“Given the Fish and Wildlife Service’s refusal to lift a finger to protect endangered species from pesticides, we commend the EPA for completing this analysis and revealing the disturbing reality of the massive threat these pesticides pose,” said Burd. “The Biden administration will have the stain of extinction on its hands if it doesn’t muster the courage to stand up to Big Ag and ban these chemicals.”
CFS science director Bill Freese said that “while we welcome EPA’s overdue action on this issue, we are closely examining the agency’s analysis to determine whether still more species are jeopardized by these incredibly potent and ubiquitous insecticides.”
As CFS explained:
Chemically similar to nicotine, neonicotinoids kill insects by disrupting their nervous systems. Just billionths of a gram can kill or impair honeybees. Introduced in the 1990s, neonicotinoids have rapidly become the most widely used insecticides in the world. Neonics can be sprayed or applied to soil, but by far the biggest use is application to seeds. The neonic seed coating is absorbed by the growing seedling and makes the entire plant toxic. CFS has a separate case challenging EPA’s regulation of these seed coatings.
Bees and other pollinators are harmed by exposure to neonic-contaminated nectar and pollen, with studies demonstrating disruptions in flight ability, impaired growth and reproduction as well as weakened immunity. Neonic-contaminated seed dust generated during planting operations causes huge bee kills, while pollinators also die from direct exposure to spray.
Neonics are also persistent (break down slowly), and run off into waterways, threatening aquatic organisms. EPA has determined that neonics likely harm all 38 threatened and endangered amphibian species in the U.S., among hundreds of other organisms. Birds are also at risk, and can die from eating just one to several treated seeds.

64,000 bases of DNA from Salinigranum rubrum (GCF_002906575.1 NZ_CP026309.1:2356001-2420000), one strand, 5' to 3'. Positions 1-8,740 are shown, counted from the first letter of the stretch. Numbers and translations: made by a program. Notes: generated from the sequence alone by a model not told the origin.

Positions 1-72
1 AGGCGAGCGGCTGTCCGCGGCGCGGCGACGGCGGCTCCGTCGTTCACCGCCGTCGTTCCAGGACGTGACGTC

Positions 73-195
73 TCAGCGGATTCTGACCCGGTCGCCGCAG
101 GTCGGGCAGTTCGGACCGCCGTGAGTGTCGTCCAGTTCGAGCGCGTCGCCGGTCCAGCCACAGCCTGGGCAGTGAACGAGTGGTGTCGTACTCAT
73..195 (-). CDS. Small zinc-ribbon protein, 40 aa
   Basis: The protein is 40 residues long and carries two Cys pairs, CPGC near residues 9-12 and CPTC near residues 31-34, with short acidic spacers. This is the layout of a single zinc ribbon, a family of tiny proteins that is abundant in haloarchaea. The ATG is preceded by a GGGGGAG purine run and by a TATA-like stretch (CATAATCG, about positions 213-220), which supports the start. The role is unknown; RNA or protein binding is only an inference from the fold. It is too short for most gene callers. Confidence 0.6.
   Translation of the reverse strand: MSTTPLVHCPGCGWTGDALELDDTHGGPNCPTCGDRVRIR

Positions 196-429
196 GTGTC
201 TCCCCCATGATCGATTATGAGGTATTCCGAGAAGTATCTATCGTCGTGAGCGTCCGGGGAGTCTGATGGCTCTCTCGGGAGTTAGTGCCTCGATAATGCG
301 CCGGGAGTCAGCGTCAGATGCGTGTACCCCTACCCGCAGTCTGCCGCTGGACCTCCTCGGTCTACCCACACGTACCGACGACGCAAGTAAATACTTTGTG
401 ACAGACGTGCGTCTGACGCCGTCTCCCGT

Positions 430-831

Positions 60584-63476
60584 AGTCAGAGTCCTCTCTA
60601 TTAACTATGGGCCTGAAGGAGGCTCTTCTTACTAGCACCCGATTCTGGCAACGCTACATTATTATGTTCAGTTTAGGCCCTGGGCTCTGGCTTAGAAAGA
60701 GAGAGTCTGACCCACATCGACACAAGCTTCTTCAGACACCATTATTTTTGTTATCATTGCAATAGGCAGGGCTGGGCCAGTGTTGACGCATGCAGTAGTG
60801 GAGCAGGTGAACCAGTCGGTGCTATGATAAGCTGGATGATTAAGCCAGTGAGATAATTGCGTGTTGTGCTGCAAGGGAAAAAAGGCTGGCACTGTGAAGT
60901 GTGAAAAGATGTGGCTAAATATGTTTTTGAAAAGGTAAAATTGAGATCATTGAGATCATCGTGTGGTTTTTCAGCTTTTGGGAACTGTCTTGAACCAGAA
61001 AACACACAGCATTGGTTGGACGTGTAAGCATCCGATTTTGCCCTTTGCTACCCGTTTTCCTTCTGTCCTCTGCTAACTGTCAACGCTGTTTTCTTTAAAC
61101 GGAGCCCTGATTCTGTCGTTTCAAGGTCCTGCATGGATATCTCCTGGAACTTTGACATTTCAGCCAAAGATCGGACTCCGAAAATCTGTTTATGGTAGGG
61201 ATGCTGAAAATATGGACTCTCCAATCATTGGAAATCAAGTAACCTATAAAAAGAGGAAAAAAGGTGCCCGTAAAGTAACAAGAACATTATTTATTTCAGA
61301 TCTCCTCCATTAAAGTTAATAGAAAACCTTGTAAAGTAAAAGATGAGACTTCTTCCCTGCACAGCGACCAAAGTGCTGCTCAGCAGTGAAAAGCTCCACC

Neonicotinoids have long been prohibited in the European Union, but as recently as a few months ago, a loophole enabled governments to grant emergency derogations temporarily permitting the use of seeds coated with these and other banned insecticides. In January, the E.U.’s highest court closed the loophole for neonicotinoid-treated seeds—a decision the post-Brexit United Kingdom refused to emulate.
In the U.S., neonicotinoids continue to be used on hundreds of millions of acres of agricultural land, contributing to an estimated 89% decline in the American bumblebee population over the past 20 years.
According to Freese, “EPA has thus far given a free pass to neonicotinoids coated on corn and other crop seeds—which represent by far their largest use—that make seedlings toxic to pollinators and other beneficial insects.”
“Our expert wildlife agencies—the U.S. Fish and Wildlife Service and the National Marine Fisheries Service—have the final say on this matter,” Freese added, “and may well find that neonicotinoids put even more species at risk of extinction.”
A 2019 scientific review of the catastrophic global decline of insects made clear that a “serious reduction in pesticide usage” is essential to prevent the extinction of up to 41% of the world’s insects in the coming decades.